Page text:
Playing House

By Octavio Quintanilla My seven-year-old wife has dinner ready for me by the time I come home. I’m a year older than she is and we have two children, though we are not sure of how we got them. After dinner, and after the small talk, we send them off to bed. They wed their […]

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Sunflower Stems/Notes From the Reckoning

By Noelle Barrera On the first day, we were surprised when the moths started raining down from the sky. We were standing on sidewalks, drinking coffee in dimly-lit rooms, walking with friends on the streets when they started dropping down from trees — with vivid punctured red-green bodies, dead moths the size of dogs, the […]

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Collection by JJ Philips

By JJ Philips JJ Philips (Jeanine Johnson-Philips) pursued art from middle school through college, but after getting married and raising a family, art was put on the back burner. By the time her children were older, she toyed around with the idea of revisiting her artistic side, but being a full-time employee, there just didn’t […]

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Dear Friend

By Kara Killinger I wish you could stay longer. I’ll never admit it, but I’d let you be here all the time if that was what you wanted. You could eat my canned peaches, drink my boxed wine, sleep in my bed, lounge on the couch over there, and just always be looking at me. […]

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Treasure Hunting

By Kara Killinger When Pop takes you and Kenneth to roam the thin strip of sand between the grass and the lake, you will find treasures including a red and white bobber, broken sunglasses, and a fishing lure shaped like a strange worm. You will put the treasures in a bucket to show Momma and […]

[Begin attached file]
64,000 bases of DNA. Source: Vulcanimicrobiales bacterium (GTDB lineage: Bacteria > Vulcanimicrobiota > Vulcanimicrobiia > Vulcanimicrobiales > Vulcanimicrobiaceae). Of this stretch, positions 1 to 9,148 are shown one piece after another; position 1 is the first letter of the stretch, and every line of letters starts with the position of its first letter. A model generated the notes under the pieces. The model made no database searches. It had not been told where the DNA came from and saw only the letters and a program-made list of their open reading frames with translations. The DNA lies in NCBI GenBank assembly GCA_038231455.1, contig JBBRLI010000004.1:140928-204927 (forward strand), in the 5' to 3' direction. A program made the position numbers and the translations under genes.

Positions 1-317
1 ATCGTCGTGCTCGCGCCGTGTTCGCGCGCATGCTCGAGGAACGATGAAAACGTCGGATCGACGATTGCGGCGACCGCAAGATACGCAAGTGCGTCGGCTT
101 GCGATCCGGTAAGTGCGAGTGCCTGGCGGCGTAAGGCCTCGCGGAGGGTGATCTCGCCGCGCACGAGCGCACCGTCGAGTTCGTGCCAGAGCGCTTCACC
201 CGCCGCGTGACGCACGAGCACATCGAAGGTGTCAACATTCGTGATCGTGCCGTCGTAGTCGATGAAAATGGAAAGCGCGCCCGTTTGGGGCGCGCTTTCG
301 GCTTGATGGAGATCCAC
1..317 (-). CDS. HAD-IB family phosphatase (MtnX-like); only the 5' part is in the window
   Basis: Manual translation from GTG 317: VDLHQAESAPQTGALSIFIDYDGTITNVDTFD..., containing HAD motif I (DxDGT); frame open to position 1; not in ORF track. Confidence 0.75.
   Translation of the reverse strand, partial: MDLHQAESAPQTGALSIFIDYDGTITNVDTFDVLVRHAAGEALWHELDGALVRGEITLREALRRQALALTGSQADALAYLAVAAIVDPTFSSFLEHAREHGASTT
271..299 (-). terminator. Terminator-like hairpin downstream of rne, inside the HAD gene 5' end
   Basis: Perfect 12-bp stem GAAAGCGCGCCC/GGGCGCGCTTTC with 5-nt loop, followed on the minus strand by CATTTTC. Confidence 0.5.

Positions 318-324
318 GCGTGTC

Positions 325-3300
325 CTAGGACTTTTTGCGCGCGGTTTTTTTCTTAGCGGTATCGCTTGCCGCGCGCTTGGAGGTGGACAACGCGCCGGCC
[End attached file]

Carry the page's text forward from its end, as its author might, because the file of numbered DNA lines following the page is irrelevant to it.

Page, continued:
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Dust

By Natalie Rogers I was just a speck of dust on the wall. I’ve lived here for 1,752 days, but what did I really know? I had no central nervous system. I had no brain. I didn’t even have a body. I was a mass of tangled long hairs and dead skin cells; so very […]

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A Brother’s Responsibility

By Joy Umoekpo It all started a few months ago on a normal day. Trent had just finished some biology homework from his college and was preparing to pick up his younger brother Edwin from his classes when he received the phone call. His mouth fell open. His car keys fell from his hands and […]

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A Testimony About Love

By Adam Toler Finding a topic for a Christian talk is always complicated. After all, Christianity has been around for centuries, and novelty is a bit hard to come by – most of the time, your audience can guess your direction right off the bat. I was praying about it, but I had a fairly even-keel summer break […]

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Rock-n-Roll Hearts and Trains